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Islamic Law


Admission requirements

  • Students of the minor Islam: Religion and Society

  • Students of the BA programme Midden-Oostenstudies/Islamstudies

  • Seminar Midden-Oosten 1 (for BA Midden-Oostenstudies students)

No previous background in Arabic or Islamic studies is required for this course. A basic working knowledge of Islam is recommended.


Islamic law, or Shari'a, is subject to great controversy, among Muslims as well as non-Muslims. It developed as a legal science that allowed for multiple interpretations into what we call today 'law', that is, codifications of national law. But in addition to national Islamic laws, different forms of Shari'a are also being practiced on a local level in the world of today.
This course will guide the student through this complexity of rules, interpretations, and practices. Four distinct topics will be addressed:

  • 'classical law': this is Sharia as a legal science, where we will discuss its origins and evolution, the development of methodlogied and the emergence of schools of law. We will address topics like crimial law, marriage and divorce, and Islamic state. In this part of the course we will lay the groundwork of terminology and concepts that is needed to understand all further developments that we are witnessing today.

  • 'codified law': this is the parts of Sharia that have been turned into legal articles ('codification') and made part of the national law of a country. We will discuss the Islamic criminal law of Pakistan and Nigeria, and the Islamic family laws of Morocco and Egypt. We will also address the use of Sharia by non-state actors like Taliban, ISIS, and the like.

  • 'sharia in the West': this is the practices of Muslims living in the West, where they voluntarily try to live in accordance to the rules of Islam in the absence of any national Islamic laws or governments enforcing such laws. We will discuss issues like sharia courts and councils, the notion of the 'caged woman',) and the role of local authorities like imams.

  • 'comparative law': we will discuss Sharia in relation to human rights, minority rights, and the notion of legal pluralism.

The first six lectures, until the midterm, will be use primarily to feed the student with the knowledge necessary to come to an understanding of the basic concepts and mechanisms. This will be tested in the Midterm Exam. The second six lectures will be more about the ways that Sharia is being discussed and applied in today's world. Here, the student is expected to actively engage in the discussions that will be conducted about numerous topics. The combination of knowledge and insight/understanding can then be applied in the Final Exam, which is a take-home paper, where the student is supposed to critically engage with one of the topics that will be assigned during the course.

Course objectives

  • Acquiring knowledge of and insight into the main outlines of the history of Islamic law, its methodologies, major concepts and different manifestations.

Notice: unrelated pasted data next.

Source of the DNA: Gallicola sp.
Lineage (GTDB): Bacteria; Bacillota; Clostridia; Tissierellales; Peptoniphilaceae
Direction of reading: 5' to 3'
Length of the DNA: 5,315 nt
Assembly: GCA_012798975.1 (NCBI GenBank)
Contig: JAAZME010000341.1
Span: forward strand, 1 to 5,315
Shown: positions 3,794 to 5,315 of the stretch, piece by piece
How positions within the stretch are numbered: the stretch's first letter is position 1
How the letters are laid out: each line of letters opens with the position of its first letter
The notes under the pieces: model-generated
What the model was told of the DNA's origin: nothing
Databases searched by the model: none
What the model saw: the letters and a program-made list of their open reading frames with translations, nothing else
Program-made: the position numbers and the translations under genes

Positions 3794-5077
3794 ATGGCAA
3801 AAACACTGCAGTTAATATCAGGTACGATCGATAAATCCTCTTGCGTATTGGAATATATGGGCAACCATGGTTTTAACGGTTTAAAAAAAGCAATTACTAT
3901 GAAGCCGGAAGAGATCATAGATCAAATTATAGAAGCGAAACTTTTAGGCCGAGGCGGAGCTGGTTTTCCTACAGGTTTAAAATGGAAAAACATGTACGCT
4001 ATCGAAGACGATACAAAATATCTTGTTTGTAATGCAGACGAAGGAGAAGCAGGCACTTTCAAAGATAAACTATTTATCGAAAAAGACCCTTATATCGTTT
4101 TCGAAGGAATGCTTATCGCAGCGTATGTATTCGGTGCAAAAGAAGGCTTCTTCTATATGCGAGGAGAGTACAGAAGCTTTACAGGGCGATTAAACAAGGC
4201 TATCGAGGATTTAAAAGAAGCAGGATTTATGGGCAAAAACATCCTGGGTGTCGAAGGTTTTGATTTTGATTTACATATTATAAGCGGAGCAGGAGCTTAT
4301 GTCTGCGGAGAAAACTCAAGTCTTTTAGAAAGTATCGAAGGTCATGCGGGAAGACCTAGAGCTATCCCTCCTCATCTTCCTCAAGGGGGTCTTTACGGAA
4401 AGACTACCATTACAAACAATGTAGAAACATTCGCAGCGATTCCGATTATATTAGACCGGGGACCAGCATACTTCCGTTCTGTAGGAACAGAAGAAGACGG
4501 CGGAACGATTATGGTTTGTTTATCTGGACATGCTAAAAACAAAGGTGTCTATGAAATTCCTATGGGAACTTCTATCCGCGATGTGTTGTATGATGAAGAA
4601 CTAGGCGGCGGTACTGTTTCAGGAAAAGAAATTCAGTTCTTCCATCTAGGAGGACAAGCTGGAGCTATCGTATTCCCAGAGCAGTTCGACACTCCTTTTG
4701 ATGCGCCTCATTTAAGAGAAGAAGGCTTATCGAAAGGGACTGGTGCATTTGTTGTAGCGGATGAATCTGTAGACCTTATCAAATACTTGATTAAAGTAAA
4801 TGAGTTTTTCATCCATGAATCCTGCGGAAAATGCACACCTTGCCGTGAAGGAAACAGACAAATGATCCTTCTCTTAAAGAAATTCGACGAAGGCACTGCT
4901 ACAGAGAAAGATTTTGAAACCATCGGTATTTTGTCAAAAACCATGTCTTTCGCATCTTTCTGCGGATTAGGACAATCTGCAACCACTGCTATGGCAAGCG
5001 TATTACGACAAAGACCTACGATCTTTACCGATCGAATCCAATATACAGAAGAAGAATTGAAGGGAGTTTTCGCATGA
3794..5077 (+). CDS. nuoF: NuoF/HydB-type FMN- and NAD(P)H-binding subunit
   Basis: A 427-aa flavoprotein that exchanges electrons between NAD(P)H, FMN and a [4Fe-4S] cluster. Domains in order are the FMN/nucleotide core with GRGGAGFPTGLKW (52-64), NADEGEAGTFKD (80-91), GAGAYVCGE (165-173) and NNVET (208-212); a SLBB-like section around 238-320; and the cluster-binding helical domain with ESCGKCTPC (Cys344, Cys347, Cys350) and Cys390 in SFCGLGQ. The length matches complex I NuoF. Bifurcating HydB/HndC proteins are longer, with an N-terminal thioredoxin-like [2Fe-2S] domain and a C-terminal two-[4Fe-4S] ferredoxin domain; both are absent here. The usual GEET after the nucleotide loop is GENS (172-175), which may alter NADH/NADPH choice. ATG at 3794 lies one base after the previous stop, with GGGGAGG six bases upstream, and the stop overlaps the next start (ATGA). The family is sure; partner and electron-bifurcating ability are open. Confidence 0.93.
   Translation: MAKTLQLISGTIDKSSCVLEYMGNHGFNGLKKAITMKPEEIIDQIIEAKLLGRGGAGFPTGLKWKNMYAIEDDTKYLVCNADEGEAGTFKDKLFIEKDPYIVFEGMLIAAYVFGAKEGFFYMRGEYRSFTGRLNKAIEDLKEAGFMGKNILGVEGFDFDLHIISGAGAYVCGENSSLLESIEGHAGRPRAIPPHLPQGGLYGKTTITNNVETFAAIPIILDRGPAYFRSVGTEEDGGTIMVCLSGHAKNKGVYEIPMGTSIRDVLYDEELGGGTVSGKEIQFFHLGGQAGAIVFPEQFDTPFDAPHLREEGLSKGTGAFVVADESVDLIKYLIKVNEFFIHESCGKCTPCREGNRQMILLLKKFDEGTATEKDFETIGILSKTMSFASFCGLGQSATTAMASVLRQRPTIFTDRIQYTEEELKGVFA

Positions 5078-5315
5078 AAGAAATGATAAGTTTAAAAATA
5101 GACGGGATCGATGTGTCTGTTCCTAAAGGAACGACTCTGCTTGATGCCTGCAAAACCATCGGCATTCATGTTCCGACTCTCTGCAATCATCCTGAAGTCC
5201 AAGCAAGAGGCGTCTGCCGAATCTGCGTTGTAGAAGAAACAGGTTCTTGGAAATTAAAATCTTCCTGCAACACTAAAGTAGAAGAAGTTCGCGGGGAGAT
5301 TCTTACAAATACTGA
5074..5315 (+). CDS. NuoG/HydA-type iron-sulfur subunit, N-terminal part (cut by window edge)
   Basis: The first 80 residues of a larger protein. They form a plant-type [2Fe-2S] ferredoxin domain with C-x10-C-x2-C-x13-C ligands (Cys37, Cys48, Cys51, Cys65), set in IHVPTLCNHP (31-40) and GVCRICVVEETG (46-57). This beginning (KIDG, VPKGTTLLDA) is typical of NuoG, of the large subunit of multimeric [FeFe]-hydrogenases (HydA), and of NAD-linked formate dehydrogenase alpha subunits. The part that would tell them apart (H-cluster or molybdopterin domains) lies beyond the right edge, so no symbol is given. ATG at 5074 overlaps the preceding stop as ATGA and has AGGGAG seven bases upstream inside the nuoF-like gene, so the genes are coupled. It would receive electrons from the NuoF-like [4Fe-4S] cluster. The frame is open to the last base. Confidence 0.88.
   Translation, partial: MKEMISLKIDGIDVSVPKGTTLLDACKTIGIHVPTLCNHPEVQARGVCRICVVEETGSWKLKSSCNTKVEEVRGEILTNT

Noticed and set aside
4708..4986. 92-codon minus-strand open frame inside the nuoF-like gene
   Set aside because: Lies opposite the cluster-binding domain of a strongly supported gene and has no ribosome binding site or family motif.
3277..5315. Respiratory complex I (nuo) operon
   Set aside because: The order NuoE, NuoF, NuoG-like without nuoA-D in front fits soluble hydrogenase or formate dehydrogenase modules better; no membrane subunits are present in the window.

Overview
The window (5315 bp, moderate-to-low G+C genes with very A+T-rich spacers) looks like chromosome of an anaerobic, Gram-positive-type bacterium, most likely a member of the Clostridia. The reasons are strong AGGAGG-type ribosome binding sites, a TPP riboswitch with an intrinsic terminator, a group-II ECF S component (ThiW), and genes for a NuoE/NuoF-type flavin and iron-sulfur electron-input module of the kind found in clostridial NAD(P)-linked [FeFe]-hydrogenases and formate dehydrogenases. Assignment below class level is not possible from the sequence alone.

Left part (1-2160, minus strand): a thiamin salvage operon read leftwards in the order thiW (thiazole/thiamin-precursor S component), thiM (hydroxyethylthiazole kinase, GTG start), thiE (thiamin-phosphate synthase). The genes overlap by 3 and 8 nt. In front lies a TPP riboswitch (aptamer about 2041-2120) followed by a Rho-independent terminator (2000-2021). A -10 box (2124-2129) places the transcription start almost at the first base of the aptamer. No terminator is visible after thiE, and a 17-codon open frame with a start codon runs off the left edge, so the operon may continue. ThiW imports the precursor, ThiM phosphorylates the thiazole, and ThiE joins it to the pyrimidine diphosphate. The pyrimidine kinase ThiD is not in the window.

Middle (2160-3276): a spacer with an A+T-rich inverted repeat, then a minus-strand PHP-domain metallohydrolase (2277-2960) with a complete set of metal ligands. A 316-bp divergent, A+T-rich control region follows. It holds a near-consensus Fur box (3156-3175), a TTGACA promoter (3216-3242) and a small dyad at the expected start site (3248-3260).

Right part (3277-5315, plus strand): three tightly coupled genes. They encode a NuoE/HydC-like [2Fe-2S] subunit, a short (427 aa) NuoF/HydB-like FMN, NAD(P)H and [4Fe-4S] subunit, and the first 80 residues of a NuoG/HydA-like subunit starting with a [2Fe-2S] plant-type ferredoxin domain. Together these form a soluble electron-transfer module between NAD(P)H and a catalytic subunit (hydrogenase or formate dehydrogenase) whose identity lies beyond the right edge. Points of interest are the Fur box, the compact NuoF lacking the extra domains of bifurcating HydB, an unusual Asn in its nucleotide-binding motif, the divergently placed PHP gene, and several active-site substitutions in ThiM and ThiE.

• Acquiring knowledge of and insight into selected areas of the Islamic legal system, in particular family law and criminal law.

  • Discussing, reflecting critically and formulating one’s personal views on issues raised in the lectures and selected literature on Islamic law in a well-founded and coherent manner.


The timetables are available through My Timetable.

Mode of instruction

  • Seminar
    Attendance and active participation are obligatory for seminars. Students are required to prepare for and attend all sessions.
    Absence: The instructor needs to be informed without delay of any classes missed for a good reason (i.e. due to unforeseen circumstances). In these cases, it is up to the discretion of the instructor whether or not the missed class will have to be made up with an extra assignment. The maximum of such absences during a semester is two. Being absent without notification or more than two times with notification can result in exclusion from the term end exams and a failing grade for the course.

Assessment method

Partial Assessment Weighing
Midterm Exam 40%
Final Exam (paper) 50%
Participation 10%


Only for the Final Exam, and only if a) the overall grade is less that 6,0 or b) the Final Exam is less than 5,5

Reading list

The reading list will be made available in due time on Brightspace


Students will be registered by the administration.


  • For substantive questions, contact the lecturer listed in the right information bar.

  • For questions about enrolment, admission, etc, contact the Education Administration Office: De Vrieshof


Students with disabilities

The university is committed to supporting and accommodating students with disabilities as stated in the university protocol (especially pages 3-5). Students should contact Fenestra Disability Centre

Academic Integrity

Students are expected to be familiar with Leiden University policies on plagiarism and academic integrity. Plagiarism will not be tolerated. If you submit any work with your name affixed to it, it is assumed to be your own work with all sources used properly indicated and documented in the text (with quotations and/or citations).